Evidence for unconscious thought in complex decisions : the result of a methodological artifact or of an active thought process

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Montana State University - Bozeman, College of Letters & Science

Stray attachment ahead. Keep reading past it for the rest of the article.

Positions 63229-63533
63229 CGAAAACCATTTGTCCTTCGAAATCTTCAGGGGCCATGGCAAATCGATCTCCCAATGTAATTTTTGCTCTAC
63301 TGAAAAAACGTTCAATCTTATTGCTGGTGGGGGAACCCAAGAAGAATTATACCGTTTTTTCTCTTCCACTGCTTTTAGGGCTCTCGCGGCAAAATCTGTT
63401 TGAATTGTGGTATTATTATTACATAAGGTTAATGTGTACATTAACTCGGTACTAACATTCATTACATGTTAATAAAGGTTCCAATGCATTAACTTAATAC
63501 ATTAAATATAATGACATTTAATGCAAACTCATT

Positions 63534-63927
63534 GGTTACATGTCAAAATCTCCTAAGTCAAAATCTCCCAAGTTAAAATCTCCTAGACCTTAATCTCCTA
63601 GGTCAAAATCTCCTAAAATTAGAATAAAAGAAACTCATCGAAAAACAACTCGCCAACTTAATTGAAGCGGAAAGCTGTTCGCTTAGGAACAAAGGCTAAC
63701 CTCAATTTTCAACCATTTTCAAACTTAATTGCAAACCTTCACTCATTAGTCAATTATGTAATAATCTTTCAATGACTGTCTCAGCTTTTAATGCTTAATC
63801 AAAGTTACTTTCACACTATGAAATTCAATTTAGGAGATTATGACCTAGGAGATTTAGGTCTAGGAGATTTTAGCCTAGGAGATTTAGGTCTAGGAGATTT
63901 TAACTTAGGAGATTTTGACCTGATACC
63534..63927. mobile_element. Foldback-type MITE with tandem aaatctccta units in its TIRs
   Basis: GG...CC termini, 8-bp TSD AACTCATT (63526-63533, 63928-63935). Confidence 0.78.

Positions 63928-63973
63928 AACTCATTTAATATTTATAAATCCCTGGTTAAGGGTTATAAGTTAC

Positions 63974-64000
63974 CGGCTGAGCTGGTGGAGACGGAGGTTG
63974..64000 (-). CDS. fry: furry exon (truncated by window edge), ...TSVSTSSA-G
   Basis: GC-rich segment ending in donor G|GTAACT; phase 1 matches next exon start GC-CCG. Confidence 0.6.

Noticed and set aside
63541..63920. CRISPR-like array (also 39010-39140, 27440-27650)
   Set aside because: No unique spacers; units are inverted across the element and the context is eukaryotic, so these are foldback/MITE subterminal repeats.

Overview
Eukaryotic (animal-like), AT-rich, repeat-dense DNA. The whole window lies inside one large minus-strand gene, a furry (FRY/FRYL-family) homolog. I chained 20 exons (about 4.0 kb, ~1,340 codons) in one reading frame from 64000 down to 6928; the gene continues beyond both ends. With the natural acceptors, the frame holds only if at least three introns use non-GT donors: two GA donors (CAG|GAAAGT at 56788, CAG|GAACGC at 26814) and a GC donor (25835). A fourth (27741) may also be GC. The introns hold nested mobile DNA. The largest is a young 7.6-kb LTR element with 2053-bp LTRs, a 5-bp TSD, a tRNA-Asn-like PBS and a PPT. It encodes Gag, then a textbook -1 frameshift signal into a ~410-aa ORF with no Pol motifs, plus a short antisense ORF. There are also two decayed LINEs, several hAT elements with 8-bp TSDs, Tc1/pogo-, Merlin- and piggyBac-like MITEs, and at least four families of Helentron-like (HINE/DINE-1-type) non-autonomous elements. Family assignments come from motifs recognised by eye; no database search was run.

Previous research has suggested that a period of unconscious thought can result in judgments that are equal or superior to those of conscious thought (Dijksterhuis, 2004). The existence of unconscious thought as a decision-making process is controversial. In fact, it has been suggested that unconscious thought is not a process rather the evidence supporting it is the result of a methodological artifact (Lassiter et al., in press) that only occurs when participants can retrieve online judgments. This thesis attempts to resolve this controversy. Participants received information describing 4 cars (acquisition stage) that were described by twelve dichotomous attributes (e.g., good/poor mileage). The best car possessed mostly positive characteristics and the worst car had mostly negative characteristics. Participants were told before or after the information was presented, that they would be forming an impression of the four cars. They were then allowed to think about the cars consciously for 4 minutes, were distracted for 4 minutes (unconscious thought), or were asked to make an immediate decision without thinking. When the instructions to form an impression were received before acquiring the information, the participants could form online judgments during acquisition. These could later be retrieved when participants reported their attitudes. When the instructions to form an impression were received after participants acquired the information, they could not form online judgments, but could form only memory-based judgments after the information was presented. Without online judgments, participants are forced to rely on memory-based judgments. Thus, if participants in the unconscious-thought condition formed more favorable attitudes toward the best car relative to the attitudes formed by the participants in the other two conditions, a thought process must be occurring. Additionally, these attitudes should transfer to choosing the best car as well. However, the results of this thesis failed to replicate previous research (Lassiter et al., in press) as the dependent measures failed to reach significance.




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